Salk Institute for Biological Studies
The Salk Institute for Biological Studies is an independent, non-profit, scientific research institute located in the La Jolla community in San Diego, California. It was founded in 1960 by the developer of the polio vaccine. Building did not start until spring of 1962; the institute ranks among the top institutions in the US in terms of research output and quality in the life sciences. In 2004, the Times Higher Education Supplement ranked Salk as the world's top biomedicine research institute, in 2009 it was ranked number one globally by ScienceWatch in the neuroscience and behavior areas; the institute employs 850 researchers in 60 research groups and focuses its research in three areas: molecular biology and genetics. Research topics include aging, diabetes, birth defects, Alzheimer's disease, Parkinson's disease, AIDS, the neurobiology of American Sign Language; the March of Dimes continues to support the institute. Current research is funded by a variety of organizations, such as the NIH, the HHMI and private organizations such as Paris-based Ipsen and the Waitt Family Foundation.
In addition, the internally administered Innovation Grants Program encourages cutting-edge high-risk research. In 2016 Ted Waitt, founder of computer manufacturer Gateway, Inc. became chair of the board of directors, replacing Qualcomm co-founder Irwin M. Jacobs, who had served for 10 years; the institute appointed genome biologist Eric Lander and stem cell biologist Irving Weissman as non-resident fellows in November 2009. The institute served as the basis for Bruno Latour and Steve Woolgar's 1979 book Laboratory Life: The Construction of Scientific Facts; the campus was designed by Louis Kahn. Salk had sought to make a beautiful campus. Salk and Kahn – having both descended from Russian Jewish parents that had immigrated to the United States – had a deeper connection than just mere partners on an architectural project; the original buildings of the Salk Institute were designated as a historical landmark in 1991. The entire 27-acre site was deemed eligible by the California Historical Resources Commission in 2006 for listing on the National Register of Historic Places.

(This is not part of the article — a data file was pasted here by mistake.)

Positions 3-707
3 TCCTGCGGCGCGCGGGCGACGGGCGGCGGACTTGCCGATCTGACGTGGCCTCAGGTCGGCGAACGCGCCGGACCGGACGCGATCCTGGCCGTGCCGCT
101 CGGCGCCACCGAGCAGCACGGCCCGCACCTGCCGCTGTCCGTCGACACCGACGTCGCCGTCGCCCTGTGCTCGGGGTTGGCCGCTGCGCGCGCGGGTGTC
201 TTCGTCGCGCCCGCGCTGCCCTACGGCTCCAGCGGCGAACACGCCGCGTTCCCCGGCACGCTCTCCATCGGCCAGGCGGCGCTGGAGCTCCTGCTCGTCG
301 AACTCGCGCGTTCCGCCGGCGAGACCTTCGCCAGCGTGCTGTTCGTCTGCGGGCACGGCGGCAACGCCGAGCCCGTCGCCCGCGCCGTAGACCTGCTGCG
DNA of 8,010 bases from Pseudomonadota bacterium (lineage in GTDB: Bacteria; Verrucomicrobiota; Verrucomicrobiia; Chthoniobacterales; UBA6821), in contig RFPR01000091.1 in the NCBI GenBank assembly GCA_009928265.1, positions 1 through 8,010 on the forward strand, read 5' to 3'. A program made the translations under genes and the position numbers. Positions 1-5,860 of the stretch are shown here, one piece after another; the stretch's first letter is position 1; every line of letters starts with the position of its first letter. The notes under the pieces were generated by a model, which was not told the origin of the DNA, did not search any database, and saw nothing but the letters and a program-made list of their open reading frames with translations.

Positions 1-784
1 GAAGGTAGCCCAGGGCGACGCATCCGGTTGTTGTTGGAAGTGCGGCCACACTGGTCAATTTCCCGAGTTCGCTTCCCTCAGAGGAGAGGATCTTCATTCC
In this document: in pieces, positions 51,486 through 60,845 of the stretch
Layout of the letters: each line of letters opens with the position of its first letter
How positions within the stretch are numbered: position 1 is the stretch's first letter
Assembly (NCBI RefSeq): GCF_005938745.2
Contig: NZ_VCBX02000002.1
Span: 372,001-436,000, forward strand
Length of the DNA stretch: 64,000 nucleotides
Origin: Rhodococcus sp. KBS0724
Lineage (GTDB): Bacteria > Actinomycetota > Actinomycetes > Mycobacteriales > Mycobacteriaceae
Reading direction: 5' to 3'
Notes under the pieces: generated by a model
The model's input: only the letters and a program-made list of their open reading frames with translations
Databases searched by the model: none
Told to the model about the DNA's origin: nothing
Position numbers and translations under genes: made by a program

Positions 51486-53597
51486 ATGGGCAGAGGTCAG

The institute has two Nobel laureates on its faculty: Roger Guillemin. Four of Salk's 11 Nobel laureates are now deceased: Francis Crick, Robert W. Holley, Renato Dulbecco, Sydney Brenner. Another five scientists trained at Salk have gone on to win Nobel prizes; the institute is organized into several research units, each of, further composed of several scientific groups, each led by a member of the faculty. Some of these units are: Elizabeth Blackburn is the President of the Salk Institute since 1 January 2016. Edward Callaway is the chair of the academic council. There are 56 faculty members. Six of these are members of the HHMI, more than a quarter are elected members of the NAS. In terms of research output measured by number of publications and citations, the institute is recognized as one of the world's leading institutions in several areas of biology in neurosciences and plant biology. In December 2009, the Time magazine ranked Joseph R. Ecker's mapping of the human epigenome as the #2 biggest scientific achievement of 2009.
In May 2008, California announced that it would provide 270 million US dollars for funding CIRM. The Sanford Consortium for Regenerative Medicine, a joint effort between Salk Institute, UCSD, Burnham Institute and TSRI, received $43 million from this funding. Salk and Kahn approached the city of San Diego in March 1960 about a gift of land on the Torrey Pines Mesa and were granted their request after a referendum in June 1960; the National Foundation for Infantile Paralysis, known today as the March of Dimes, provided the initial funding. Construction began in 1962 and a handful of researchers moved into the first laboratory in 1963. Additional buildings housing more laboratories as well as the organizational administrative offices were constructed in the 1990s, designed by Anshen & Allen; as a memorial to Jonas Salk, a golden engraving lies on the floor at the entrance to the institute: "Hope lies in dreams, in imagination and in the courage of those who dare to make dreams into reality." Francis Crick held the post of J.
W. Kieckhefer Distinguished Research Professor at the Salk Institute, his research centered on theoretical neurobiology and attempts to advance the scientific study of human consciousness. He remained in this post at the Salk Institute until his death in 2004. 50th anniversary celebration From 22–27 April 2010, the Salk Institute hosted glass sculptures by artist Dale Chihuly to celebrate 50 years of its inception. The event was underwritten by chairman of the board of trustees; the institute is housed in a complex designed by the firm of Louis Kahn. Jack MacAllister, FAIA, of the Kahn firm was the supervising architect and a major design influence on the structure that consists of two symmetric buildings with a stream of water flowing in the middle travertine-paved central plaza that separates the two. In the beginning the buildings were made up of different kinds of concrete mixes. Kahn wanted to see; each mixture had a different color. In the basement of the complex, there are different colored concrete walls because Kahn was experimenting with the mixtures.
Kahn added teak wood to the complex. Kahn wanted the concrete to complement each other; the buildings themselves have been designed to promote collaboration, thus there are no walls separating laboratories on any floor. There is one floor in the ba